The death toll from Hurricane Dorian in the Bahamas has risen to 43, according to media reports late on Friday.
NBC, citing a representative for Prime Minister Hubert Minnis, said the official count is now 43 and the number is expected to rise significantly.
The Washington Post reported that 35 people died in the storm on the Abacos Islands and eight in Grand Bahama. Search and rescue operations are continuing.
TRT World spoke to Kimberly Mullins, a resident of Freeport in the Bahamas, who says victims of Hurricane Dorian are struggling to survive.
Relief and rescue
Desperate for food, water and shelter, survivors of Hurricane Dorian, which pulverised the Bahamas as a Category 5 storm, were anxiously awaiting relief on Friday as teams searched through rubble of collapsed homes for bodies.
Bahamian officials said the final toll could be "staggering" as hundreds, perhaps thousands, of people are still missing.
Thousands of people were left homeless on the islands of Grand Bahama and Abaco and many were becoming frustrated with the speed of relief and evacuation efforts.
"No water, no food," said James Whell of Marsh Harbour, the largest town on Abaco, which had a population of more than 15,000 pre-hurricane and was the hardest-hit island along with nearby Grand Bahama.
"My plan is to leave, find some other place to live," Whell said.
According to UN relief officials, more than 70,000 people, virtually the entire population of Grand Bahama and Abaco, are in need of assistance after the storm reduced homes to matchsticks and destroyed people's livelihoods.
The US Coast Guard and private organizations have been evacuating residents of Abaco and other islands to Nassau, the capital of the Bahamas which is located to the south and was spared the wrath of the hurricane.
The multinational relief effort, which also includes Britain's Royal Navy and several non-governmental organisations, has been hampered by flooding damage to airport runways, destroyed piers and docks and downed communications.
"We're stuck for now," said David Bienami of Marsh Harbour. "We've got plans to move but we don't know when."
The scale of the devastation has left many wondering if Abaco, in particular, can ever be rebuilt.
"Abaco Island is like a ghost town," said Mark Duvinie, a resident of Marsh Harbour. "No electricity, no water, no nothing."
"I honestly believe Abaco is finished," said Thaah Hepburn, another Marsh Harbour resident. "Absolutely everything is gone."
"I don't think people are going to invest anymore because of the devastation," Hepburn said. "It's a chance I don't think people are willing to take."
Haida Guillaume, another Marsh Harbour resident, was slightly more optimistic.
"Nothing is impossible but it will take a long, long time to recover," Guillaume said. "It's 100 percent devastated all over."
Landfall in outer banks
As survivors began the first steps in rebuilding their lives, arrangements were being made to take care of the dead from the storm and the Bahamian authorities were seeking to account for the missing.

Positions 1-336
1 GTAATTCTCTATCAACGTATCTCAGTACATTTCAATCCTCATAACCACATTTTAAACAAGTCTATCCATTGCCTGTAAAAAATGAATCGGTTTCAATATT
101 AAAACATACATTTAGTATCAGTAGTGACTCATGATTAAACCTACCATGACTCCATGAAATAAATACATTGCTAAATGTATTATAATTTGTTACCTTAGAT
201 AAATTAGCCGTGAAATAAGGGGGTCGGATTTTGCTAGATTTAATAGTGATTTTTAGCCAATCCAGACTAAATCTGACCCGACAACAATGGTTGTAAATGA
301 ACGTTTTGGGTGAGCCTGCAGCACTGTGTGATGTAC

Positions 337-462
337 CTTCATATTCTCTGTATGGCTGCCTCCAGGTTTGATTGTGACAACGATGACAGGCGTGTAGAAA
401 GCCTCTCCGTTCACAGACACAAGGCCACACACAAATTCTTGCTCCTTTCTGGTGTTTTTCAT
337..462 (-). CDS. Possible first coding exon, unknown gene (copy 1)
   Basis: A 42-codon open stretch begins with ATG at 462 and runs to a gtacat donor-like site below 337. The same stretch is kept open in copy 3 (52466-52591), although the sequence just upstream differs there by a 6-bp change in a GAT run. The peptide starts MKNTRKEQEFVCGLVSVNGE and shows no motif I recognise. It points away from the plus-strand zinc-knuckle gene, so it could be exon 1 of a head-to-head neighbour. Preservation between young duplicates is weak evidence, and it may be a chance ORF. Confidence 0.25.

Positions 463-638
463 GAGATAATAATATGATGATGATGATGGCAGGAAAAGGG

Health Minister Duane Sands said extra morticians and refrigerated coolers to store bodies were being sent to the affected islands.
Mortuary workers in white hazmat suits, blue gloves and masks could be seen in Marsh Harbour carrying corpses encased in green body bags and loading them onto flatbed trucks.
Of the eventual death toll, Sands declared: "Let me say that I believe the number will be staggering."
"Literally hundreds, up to thousands, of people are still missing," Joy Jibrilu, the director general of the Bahamian tourism and aviation ministry, told CNN.
David DeSmith, director of marketing for Southworth Development, which owns a private community called the Abaco Club, said the company was worried about some of its employees, most of whom lived in Marsh Harbour.
"Of the 178 employees and contractors who work at the club, we located roughly 100 of them," DeSmith told AFP. "There is still a fairly large number of people unaccounted for.
"We are very worried about them," DeSmith said.
"What little they had was wiped out," he added. "It's a tragedy."
Dorian made landfall meanwhile in the United States as a Category 1 hurricane packing winds of nearly 150 km/h.
The Miami-based National Hurricane Center (NHC) said the storm made landfall at Cape Hatteras on North Carolina's Outer Banks, the finger-like barrier islands off the coast.
Flooding was reported in the town of Ocracoke to the southwest of Cape Hatteras.
Thousands of coastal residents of US states from Florida to Virginia had been fearing the worst from the powerful storm but the East Coast largely escaped unscathed.
Some flooding occurred in the historic city of Charleston, South Carolina, and tens of thousands of residents lost electricity but no major damage was reported.
At 2:00 pm (1800 GMT), the NHC said Dorian was moving in a north-easterly direction up the Atlantic coast at 34 km/h.
It said Dorian was expected to weaken as it goes up the coast and the center of the storm should move to the southeast of New England on Friday night and across Nova Scotia late Saturday.
Canadian authorities issued a hurricane warning for Prince Edward Island and southwestern Nova Scotia.